The Snow Gauge

Running the rule over the ski & snowboard industry since 1995

Australia & NZ

The love/hate relationship with chains

Posted by on 5:49 pm in Australia, New Zealand | 0 comments

snow chains

If you’ve skied or snowboarded in Australia or New Zealand there’s quite a chance the “c” word fills you with a degree of dread.

Chains.

It sounds like you’ll be shackled or tortured. Or at least your car will.

But are they to be feared? Are they overused? Or are they simply something that will save your car – or potentially your life?

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Five things I learned at Perisher

Posted by on 3:11 pm in Australia | 2 comments

Perisher

Guthega – a sneaky good option at this time of the season. Pic: Perisher Facebook

From passes, to good lifties and getting skis stolen (err mistakenly taken), this is what I learnt on my first trip to the snow this season.

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Is NZ about to hit paydirt this ski season?

Posted by on 1:28 am in Australia, New Zealand, South America | 1 comment

Ohau

Ohau, NZ this week. A taste of things to come? Pic: NZ Tourism Guy.

Not everyone is in agreement with this one but if you listen to the Metservice, things are about to get very interesting across the ditch. The Snow Gauge put the question to NZ’s key weather forecaster and the answer was tasty indeed.

Read on for full details and a rundown a little closer to home and in South America.

If you haven’t already booked it could help you make a decision …

New Zealand

The Remarkables

The Remarkables could get a pasting soon. Pic: The Remarkables Facebook.

Without being outstanding New Zealand has already fared a little better than Australia so far in 2017. The Remarkables is reporting a 40-75cm base, Mt Hutt 53-74cm while Cardrona/Treble Cone are a little lower (around 40cm) and Ohau is higher at 90cm.

But hold on to your hats …

The Snow Gauge got in touch with the Metservice in NZ, specifically Georgina Griffiths, who looks at the rural outlooks for the country. What she said was mighty encouraging.

“The New Zealand 2017 snow season is looking very different to 2016. Since the start of the year, New Zealand air and sea temperatures have averaged considerably colder than last year.” (This is not surprising, given the extreme warmth seen across the 2016 summer, autumn and winter).

“Looking ahead, temperatures are predicted to be unusually cold for the first half of July, and it is likely temperatures linger around average over the remainder of the month. All of these things add up to a healthy looking ski season.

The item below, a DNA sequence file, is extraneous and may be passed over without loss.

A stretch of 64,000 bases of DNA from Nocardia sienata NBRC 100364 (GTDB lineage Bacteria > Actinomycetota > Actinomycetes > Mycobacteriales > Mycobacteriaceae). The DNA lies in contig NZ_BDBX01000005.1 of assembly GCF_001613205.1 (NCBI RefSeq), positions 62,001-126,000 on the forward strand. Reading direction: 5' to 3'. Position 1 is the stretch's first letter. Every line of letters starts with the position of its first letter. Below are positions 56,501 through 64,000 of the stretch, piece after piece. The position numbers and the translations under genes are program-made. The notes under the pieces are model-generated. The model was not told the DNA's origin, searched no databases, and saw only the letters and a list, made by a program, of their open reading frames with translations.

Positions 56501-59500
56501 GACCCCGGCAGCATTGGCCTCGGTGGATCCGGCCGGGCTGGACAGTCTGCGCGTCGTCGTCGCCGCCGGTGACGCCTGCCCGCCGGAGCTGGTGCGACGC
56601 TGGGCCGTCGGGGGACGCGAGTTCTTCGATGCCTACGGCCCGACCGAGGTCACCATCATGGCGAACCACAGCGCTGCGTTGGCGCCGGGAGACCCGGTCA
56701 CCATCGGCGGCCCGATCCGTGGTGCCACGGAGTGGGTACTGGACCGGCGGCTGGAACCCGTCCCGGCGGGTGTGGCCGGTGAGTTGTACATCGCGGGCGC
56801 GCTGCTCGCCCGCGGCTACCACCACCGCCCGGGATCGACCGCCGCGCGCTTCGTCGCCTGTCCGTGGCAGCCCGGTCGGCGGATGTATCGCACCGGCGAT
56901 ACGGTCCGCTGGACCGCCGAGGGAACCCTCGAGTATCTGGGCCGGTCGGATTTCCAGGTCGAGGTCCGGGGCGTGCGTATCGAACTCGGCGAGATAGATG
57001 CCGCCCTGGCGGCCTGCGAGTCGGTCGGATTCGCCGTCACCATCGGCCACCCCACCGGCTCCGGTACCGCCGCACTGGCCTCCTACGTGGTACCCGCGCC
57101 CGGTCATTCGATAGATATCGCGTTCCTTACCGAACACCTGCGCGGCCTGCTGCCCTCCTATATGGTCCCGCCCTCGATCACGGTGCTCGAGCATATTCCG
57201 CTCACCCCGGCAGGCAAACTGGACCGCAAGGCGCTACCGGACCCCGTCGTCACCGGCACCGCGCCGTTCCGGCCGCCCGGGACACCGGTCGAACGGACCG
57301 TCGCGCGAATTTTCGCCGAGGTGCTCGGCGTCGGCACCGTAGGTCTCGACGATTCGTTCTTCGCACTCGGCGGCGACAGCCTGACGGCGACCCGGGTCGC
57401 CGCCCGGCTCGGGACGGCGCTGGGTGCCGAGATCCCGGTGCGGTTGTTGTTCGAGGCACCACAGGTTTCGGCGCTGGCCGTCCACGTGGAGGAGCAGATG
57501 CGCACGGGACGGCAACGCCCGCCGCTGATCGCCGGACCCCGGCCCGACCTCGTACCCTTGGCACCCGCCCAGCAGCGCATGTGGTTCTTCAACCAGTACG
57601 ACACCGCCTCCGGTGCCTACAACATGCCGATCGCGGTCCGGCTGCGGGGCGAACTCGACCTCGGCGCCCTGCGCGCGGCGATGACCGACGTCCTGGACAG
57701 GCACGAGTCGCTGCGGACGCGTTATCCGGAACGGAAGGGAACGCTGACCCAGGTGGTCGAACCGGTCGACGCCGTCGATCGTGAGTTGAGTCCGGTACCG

“Reasonably frequent, natural snow falls have already set up the South Island slopes nicely, and as expected, temperatures this week have been extremely cold (well below freezing) over the South Island. Next week, we are predicting another very cold outbreak, which is expected to produce further snowfall, risk heavy, over the South Island ski fields,” noted Griffiths. “And there is a very good chance that the North Island finally sees some decent snow next week, too.”

Interestingly enough The Grasshopper isn’t quite so positive so we’ll see who ends up closer to the mark …

 

Australia

Thredbo

Thredbo: Has a 50cm base looked so good? Pic: Thredbo Facebook.

The storm of the last few days was desperately needed and couldn’t have been timed any better for the school holidays in the key markets. The numbers are on the low side but at least there’s a base. Current depth markers range between about 20-50cm for the majors in NSW and Victoria.

In terms of what’s to come it appears to be dribs and drabs (don’t worry I’m not about to get completely Tim Bailey on you)  over the next fortnight and we may pick up 20cm or so of snow. The Frog over at Snowatch seems to like the end of this period from around the 18th so watch out for that.

The Grasshopper recently downgraded his seasonal outlook, though it is not into the dire territory by any stretch. You can read that here.

 

South America

Portillo

Portillo: Looking a treat already.

The numbers so far are impressive and with claims of a 210cm base Valle Nevado, just out of Santiago Chile is the winner. Portillo hasn’t fared to badly either (107cm base) and has better terrain than Valle Nevado anyway. Over the border in Argentina things are a bit bonier with Las Lenas at 60cm and Bariloche just 45cm.

What’s ahead then? Long range information is harder to come by in South America than a salad sandwich but general forecasts suggest nothing of major substance is on the way in the next fortnight.